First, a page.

Posted: 10/05/2021

Hard cheese shortages now being felt after early pandemic disruption


Hard cheese shortages now being felt after early pandemic disruption
Some companies, like Kent’s Winterdale chose to reduce hard cheese production last year and now have less available to sell

Disruption to hard cheese production when the coronavirus pandemic hit last year is only being felt now as cheeses reach maturity – with some producers running short of stock and others facing a surplus. 

Soft cheesemakers were immediately thrown into crisis during the first lockdown because of the short shelf lives of their products, but there has been a delayed impact for producers of aged cheeses, who are only now feeling the effects of decisions taken a year ago.

Holden Farm Dairy in Wales stopped production of its Hafod cheddar in April and May last year when restaurants closed, but consequently has no cheese to sell now, just as it reopens.

“Here we are a year later in a ‘hungry gap’ with no cheese available as we wait for summer 2020 cheese to mature,” said the company on Instagram. “Our Hafod customers have shown positivity and resilience, and now we are also grateful for their patience and understanding.”

At Isle of Mull Cheese, co-owner Brendan Reade is facing the opposite problem. “We’re bulging at the seams in the cheese store,” he said. “There’s nowhere else for the milk to go on Mull, so it has gone into cheese. 

“No-one was furloughed. We continued milking cows and making cheese even when orders have dropped significantly during lockdowns.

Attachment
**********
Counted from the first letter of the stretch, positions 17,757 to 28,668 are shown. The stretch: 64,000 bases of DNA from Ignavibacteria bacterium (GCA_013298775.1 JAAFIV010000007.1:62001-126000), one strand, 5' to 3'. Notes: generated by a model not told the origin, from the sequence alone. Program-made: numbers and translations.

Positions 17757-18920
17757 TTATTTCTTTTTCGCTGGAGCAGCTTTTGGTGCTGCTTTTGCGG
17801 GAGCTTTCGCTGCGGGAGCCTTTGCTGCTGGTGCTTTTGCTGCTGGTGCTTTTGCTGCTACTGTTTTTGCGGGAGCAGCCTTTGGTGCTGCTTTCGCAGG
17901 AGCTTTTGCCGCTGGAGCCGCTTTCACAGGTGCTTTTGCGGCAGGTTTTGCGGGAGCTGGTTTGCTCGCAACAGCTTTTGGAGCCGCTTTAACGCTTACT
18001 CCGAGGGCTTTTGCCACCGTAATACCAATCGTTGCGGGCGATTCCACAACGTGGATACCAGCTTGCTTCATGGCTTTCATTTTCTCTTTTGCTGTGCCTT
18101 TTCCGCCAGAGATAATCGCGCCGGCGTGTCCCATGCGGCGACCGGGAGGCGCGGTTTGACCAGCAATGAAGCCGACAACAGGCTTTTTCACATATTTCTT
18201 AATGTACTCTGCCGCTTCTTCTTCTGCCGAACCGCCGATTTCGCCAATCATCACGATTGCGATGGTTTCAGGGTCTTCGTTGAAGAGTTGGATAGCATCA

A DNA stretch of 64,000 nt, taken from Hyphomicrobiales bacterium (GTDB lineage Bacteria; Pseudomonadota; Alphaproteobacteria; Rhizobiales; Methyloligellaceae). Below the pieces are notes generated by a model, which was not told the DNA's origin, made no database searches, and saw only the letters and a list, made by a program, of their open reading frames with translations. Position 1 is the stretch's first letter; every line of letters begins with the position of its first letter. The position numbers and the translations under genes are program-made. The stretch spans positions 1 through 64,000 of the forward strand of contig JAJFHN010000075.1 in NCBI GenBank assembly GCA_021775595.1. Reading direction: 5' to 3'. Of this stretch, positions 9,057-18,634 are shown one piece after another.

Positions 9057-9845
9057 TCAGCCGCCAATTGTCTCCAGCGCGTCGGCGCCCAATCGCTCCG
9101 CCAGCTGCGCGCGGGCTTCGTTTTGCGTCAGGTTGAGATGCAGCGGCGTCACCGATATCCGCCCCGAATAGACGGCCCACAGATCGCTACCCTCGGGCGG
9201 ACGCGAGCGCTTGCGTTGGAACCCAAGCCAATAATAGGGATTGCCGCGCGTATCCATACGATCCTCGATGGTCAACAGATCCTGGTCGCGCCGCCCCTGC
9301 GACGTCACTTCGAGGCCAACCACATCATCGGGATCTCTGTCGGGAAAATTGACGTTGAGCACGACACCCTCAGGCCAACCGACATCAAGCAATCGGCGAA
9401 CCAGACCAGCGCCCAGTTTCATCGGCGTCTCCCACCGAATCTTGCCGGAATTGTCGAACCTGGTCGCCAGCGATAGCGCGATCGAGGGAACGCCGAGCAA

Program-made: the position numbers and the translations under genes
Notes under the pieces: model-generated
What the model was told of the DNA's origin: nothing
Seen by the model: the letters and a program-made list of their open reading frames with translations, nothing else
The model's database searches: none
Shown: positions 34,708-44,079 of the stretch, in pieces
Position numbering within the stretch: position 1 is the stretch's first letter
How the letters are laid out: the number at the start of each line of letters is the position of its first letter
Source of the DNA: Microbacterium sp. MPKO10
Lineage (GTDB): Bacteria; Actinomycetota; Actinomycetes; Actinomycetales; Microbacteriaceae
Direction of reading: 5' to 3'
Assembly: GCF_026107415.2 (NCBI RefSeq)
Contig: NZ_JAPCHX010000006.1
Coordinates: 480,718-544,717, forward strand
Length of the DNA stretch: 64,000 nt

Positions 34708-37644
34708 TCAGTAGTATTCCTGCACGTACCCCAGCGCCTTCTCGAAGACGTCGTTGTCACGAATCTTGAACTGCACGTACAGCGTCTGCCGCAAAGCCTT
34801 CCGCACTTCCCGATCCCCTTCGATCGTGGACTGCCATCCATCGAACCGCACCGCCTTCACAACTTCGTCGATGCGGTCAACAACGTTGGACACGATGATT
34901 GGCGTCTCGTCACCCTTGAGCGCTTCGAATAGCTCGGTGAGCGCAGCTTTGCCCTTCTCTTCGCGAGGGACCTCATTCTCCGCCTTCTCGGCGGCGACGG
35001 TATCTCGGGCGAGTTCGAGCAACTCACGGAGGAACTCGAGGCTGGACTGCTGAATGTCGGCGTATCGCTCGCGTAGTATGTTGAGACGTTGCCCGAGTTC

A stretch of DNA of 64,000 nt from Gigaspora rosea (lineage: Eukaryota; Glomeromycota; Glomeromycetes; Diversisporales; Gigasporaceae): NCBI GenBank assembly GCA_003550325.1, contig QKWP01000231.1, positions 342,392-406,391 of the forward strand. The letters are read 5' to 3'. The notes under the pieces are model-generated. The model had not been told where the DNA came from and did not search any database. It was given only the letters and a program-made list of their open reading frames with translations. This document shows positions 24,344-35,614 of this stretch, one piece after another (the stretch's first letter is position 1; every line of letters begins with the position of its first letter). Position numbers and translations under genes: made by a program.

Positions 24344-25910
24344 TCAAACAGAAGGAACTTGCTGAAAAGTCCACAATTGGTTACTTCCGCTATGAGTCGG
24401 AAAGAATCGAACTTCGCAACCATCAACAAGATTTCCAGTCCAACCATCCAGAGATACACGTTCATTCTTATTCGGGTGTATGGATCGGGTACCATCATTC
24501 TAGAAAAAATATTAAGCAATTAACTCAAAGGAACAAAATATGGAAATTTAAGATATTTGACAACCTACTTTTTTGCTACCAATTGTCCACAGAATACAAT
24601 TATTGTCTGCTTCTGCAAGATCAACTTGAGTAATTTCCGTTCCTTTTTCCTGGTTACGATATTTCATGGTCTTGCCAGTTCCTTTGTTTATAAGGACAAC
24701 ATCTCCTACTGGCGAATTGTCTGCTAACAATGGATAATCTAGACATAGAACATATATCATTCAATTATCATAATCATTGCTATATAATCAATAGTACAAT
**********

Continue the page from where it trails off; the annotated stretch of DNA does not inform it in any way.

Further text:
“Consequently, the age profile of our cheese is more like 18 months rather than 12 months. Cashflow has slowed down during this period. At a time when we had committed to major investment, we are starting to feel the pinch. 

“Having cheese maturing in the cellar for longer is a strain, but the upside is that it is tasting great. With the lockdown being eased, we’re hopeful sales will pick up.” 

Kent-based Winterdale Cheesemakers was forced to pour away 5,000 litres of milk during the first lockdown and significantly cut production of its raw milk cheddar, which owner Robin Betts said could lead to shortages.

“Lockdowns have made planning difficult when you are making a cheese that won’t be ready for a year. It’s really opened our eyes that we need more flexibility in the business” 

To this end, the company has invested in a pasteuriser and bottling line to sell bottled milk, cream and butter under the new Kent Downs Dairy brand.


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